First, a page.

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How to Track Email Marketing Success Beyond Opens and Clicks

How many times have I told you to watch your email open and click-through rates? A lot, right? It recently occurred to me that I’ve never covered specifically how to carry this out. This blog post fixes that. Let’s dive into the details of how to track email marketing success.


How to track email marketing success beyond opens and clicks   


Open and click-through rates only tell you part of the story. It’s kind of like the number of connections you have on LinkedIn versus the number of likes, comments and shares you get. The former doesn’t tell you much, but the latter does.


To truly understand how impactful your email marketing is, you need to track the details.


The nuts and bolts of your open rate




There are more variables than you might think. If you send a monthly email, what week within month is best? What about the obvious ones – the day of week and time of day? And if you switched from weekly to monthly or vice versa, how does frequency affect your open rates?


Subject line


More than timing, subject lines will affect your open rates – sometimes dramatically so. I’ve written about this before, but some things you want to track over time are using questions, statistics, statements or phrases. Which drive the highest open rates? And do emojis help or hurt your open rates?


Figuring this out is where A/B testing comes into play. You’ll quickly learn what your audience prefer so you can replicate it again next time.


Preview statement


MailChimp lets you add a “preview statement” that is longer and therefore more substantial than your (short) subject line. Across the board, I’ve seen this help open rates. So I suggest using this feature.




This one always surprises me: Adding a first name to your subject line improves open rates. (I think it comes across as too sales-y, but maybe that’s just me.) I want you to experiment with it. Does it improve your open rate or not?


The nuts and bolts of your click-through rate


When I talk about click-throughs, it means you are sending people from your email to your website, a social media account or another third-party site where they can interact with your brand (like buying your book on Amazon).


Avoid sending people off on a new adventure that doesn’t involve your brand. You want to keep their attention, not lose it.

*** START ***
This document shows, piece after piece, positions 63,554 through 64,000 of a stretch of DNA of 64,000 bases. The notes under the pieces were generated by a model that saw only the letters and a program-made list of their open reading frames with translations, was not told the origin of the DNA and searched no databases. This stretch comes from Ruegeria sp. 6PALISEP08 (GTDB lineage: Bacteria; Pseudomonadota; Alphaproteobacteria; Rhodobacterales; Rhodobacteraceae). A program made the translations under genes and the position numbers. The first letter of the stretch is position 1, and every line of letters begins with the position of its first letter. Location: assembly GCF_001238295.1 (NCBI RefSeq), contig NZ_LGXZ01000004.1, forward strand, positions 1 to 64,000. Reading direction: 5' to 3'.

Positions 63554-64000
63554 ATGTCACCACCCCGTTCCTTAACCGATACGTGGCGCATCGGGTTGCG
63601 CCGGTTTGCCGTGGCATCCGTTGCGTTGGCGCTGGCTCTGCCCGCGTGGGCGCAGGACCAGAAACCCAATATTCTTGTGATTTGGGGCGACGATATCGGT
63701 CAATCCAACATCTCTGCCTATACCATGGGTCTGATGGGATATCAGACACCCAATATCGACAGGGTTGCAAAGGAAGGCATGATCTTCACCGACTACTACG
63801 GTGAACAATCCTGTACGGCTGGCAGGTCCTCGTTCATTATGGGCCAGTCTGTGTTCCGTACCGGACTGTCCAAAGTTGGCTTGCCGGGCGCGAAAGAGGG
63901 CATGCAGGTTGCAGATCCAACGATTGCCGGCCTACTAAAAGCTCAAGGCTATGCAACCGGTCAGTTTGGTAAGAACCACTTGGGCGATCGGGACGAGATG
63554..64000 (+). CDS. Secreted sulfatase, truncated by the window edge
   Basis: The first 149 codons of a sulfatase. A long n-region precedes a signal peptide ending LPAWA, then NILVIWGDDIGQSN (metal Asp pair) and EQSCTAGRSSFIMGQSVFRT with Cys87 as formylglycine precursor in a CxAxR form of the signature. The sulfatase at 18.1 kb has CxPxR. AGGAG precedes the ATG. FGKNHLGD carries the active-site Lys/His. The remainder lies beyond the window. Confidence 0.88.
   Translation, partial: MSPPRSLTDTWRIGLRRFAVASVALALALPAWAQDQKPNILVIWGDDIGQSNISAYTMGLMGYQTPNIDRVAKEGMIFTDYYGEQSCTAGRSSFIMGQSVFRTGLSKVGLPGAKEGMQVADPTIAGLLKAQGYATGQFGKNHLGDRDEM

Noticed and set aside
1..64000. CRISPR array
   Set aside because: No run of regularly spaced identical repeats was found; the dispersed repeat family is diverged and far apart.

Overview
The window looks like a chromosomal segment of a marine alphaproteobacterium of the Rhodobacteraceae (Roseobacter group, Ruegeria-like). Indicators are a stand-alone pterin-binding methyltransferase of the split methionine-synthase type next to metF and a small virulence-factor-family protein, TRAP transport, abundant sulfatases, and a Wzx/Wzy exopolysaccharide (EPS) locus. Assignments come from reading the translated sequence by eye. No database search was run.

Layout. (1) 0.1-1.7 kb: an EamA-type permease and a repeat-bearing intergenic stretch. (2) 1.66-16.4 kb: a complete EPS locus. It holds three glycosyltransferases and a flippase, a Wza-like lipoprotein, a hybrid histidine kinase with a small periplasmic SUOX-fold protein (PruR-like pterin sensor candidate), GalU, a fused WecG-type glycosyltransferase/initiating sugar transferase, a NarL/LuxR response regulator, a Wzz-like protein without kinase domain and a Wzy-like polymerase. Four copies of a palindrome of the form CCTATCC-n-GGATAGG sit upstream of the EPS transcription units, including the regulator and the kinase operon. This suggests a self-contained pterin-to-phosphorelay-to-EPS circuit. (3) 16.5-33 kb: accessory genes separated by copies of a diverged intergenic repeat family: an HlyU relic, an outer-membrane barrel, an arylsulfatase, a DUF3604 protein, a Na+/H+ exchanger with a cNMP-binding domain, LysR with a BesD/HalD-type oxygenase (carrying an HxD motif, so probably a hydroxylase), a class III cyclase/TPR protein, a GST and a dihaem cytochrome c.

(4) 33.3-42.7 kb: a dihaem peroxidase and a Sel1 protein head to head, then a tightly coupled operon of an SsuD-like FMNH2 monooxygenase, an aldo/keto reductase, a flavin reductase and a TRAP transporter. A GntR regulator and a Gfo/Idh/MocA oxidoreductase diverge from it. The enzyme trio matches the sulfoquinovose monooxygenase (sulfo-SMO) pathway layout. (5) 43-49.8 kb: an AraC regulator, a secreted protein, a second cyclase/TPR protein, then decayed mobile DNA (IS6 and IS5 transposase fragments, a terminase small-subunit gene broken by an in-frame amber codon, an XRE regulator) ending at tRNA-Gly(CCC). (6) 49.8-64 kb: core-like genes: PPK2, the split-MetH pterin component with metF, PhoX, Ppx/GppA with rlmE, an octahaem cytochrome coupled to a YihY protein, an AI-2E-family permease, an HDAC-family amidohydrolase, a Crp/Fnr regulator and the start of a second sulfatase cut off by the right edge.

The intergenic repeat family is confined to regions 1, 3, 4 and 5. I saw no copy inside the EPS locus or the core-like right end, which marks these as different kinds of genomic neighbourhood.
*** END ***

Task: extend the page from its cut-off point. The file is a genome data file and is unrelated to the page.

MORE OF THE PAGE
All good? OK, let’s keep going.


Type of content


By type of content, I’m talking about video, podcast, blog post, quiz, free ebook, etc. Everyone consumes content differently. You might find that your audience prefers podcasts or videos. If so, make sure that type of content is more prominent.


Order of content


Order matters. When I started putting the article I mentioned in the subject line at the bottom of my newsletter (rather than first), clicks went up for all the content. Play around with the order and see what happens.




This is a biggie, and it’ll actually help you improve your blogging. As I’ve written previously, you only want to cover five main topics, or categories, in your blog. This ensures you stay focused when writing.


What you want to write about versus what your audience wants to read are two different things. Make sure you track the topics that garner the most click-throughs. The success of your overall content marketing strategy depends on it.




What happens when you add or remove images? Do clicks go up, down or stay the same? You won’t know til you test it out. (Yes, you can use the A/B testing feature in MailChimp for this.)


Call to action


First of all, make sure you always use a button, not text with a hyperlink. Second, use a contrasting color for the button so it stands out. Third, change up the wording you use.


Calls to action are generally most effective when they’re commands, like “read more” or “register now.” You can try tapping into FOMO (fear of missing out) with a more urgent call to action, like “Hurry – buy now!”


Just try to avoid a really long phrase, like “Unlock the secrets to success today – download now.” People don’t like to read a lot of text in buttons.


Your turn


What have you found makes the biggest impact on your email marketing success? If you haven’t found the magic formula yet, contact us. We can help.


Photo by Gary Barnes from Pexels

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